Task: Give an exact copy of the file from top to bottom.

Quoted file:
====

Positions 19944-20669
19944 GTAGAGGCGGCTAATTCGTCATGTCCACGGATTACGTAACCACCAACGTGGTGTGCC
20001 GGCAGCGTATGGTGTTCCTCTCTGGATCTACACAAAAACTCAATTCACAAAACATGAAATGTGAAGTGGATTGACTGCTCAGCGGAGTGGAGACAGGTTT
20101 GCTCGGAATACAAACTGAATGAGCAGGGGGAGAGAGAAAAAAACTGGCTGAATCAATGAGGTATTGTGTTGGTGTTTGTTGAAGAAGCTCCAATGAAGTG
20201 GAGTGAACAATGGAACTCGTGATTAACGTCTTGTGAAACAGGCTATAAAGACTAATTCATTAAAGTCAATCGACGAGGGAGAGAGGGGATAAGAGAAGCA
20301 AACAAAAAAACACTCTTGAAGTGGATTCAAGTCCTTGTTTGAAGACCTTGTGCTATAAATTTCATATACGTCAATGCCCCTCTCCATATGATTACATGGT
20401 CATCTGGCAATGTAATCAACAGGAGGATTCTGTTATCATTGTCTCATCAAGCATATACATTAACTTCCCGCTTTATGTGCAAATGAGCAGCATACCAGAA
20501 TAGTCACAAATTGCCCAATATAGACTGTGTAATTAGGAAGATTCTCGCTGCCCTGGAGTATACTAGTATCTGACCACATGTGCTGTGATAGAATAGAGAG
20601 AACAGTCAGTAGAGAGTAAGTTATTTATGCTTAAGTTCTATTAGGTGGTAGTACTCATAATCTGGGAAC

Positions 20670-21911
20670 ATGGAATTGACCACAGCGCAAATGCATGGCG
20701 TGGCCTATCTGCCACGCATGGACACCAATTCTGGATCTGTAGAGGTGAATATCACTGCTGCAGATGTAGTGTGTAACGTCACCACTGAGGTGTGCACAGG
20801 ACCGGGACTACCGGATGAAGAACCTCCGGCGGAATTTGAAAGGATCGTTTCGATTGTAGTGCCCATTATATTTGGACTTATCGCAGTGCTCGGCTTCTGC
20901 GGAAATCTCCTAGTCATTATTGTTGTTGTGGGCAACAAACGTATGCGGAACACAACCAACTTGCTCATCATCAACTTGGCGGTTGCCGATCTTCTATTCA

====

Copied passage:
Positions 19944-20669
19944 GTAGAGGCGGCTAATTCGTCATGTCCACGGATTACGTAACCACCAACGTGGTGTGCC
20001 GGCAGCGTATGGTGTTCCTCTCTGGATCTACACAAAAACTCAATTCACAAAACATGAAATGTGAAGTGGATTGACTGCTCAGCGGAGTGGAGACAGGTTT
20101 GCTCGGAATACAAACTGAATGAGCAGGGGGAGAGAGAAAAAAACTGGCTGAATCAATGAGGTATTGTGTTGGTGTTTGTTGAAGAAGCTCCAATGAAGTG
20201 GAGTGAACAATGGAACTCGTGATTAACGTCTTGTGAAACAGGCTATAAAGACTAATTCATTAAAGTCAATCGACGAGGGAGAGAGGGGATAAGAGAAGCA
20301 AACAAAAAAACACTCTTGAAGTGGATTCAAGTCCTTGTTTGAAGACCTTGTGCTATAAATTTCATATACGTCAATGCCCCTCTCCATATGATTACATGGT
20401 CATCTGGCAATGTAATCAACAGGAGGATTCTGTTATCATTGTCTCATCAAGCATATACATTAACTTCCCGCTTTATGTGCAAATGAGCAGCATACCAGAA
20501 TAGTCACAAATTGCCCAATATAGACTGTGTAATTAGGAAGATTCTCGCTGCCCTGGAGTATACTAGTATCTGACCACATGTGCTGTGATAGAATAGAGAG
20601 AACAGTCAGTAGAGAGTAAGTTATTTATGCTTAAGTTCTATTAGGTGGTAGTACTCATAATCTGGGAAC

Positions 20670-21911
20670 ATGGAATTGACCACAGCGCAAATGCATGGCG
20701 TGGCCTATCTGCCACGCATGGACACCAATTCTGGATCTGTAGAGGTGAATATCACTGCTGCAGATGTAGTGTGTAACGTCACCACTGAGGTGTGCACAGG
20801 ACCGGGACTACCGGATGAAGAACCTCCGGCGGAATTTGAAAGGATCGTTTCGATTGTAGTGCCCATTATATTTGGACTTATCGCAGTGCTCGGCTTCTGC
20901 GGAAATCTCCTAGTCATTATTGTTGTTGTGGGCAACAAACGTATGCGGAACACAACCAACTTGCTCATCATCAACTTGGCGGTTGCCGATCTTCTATTCA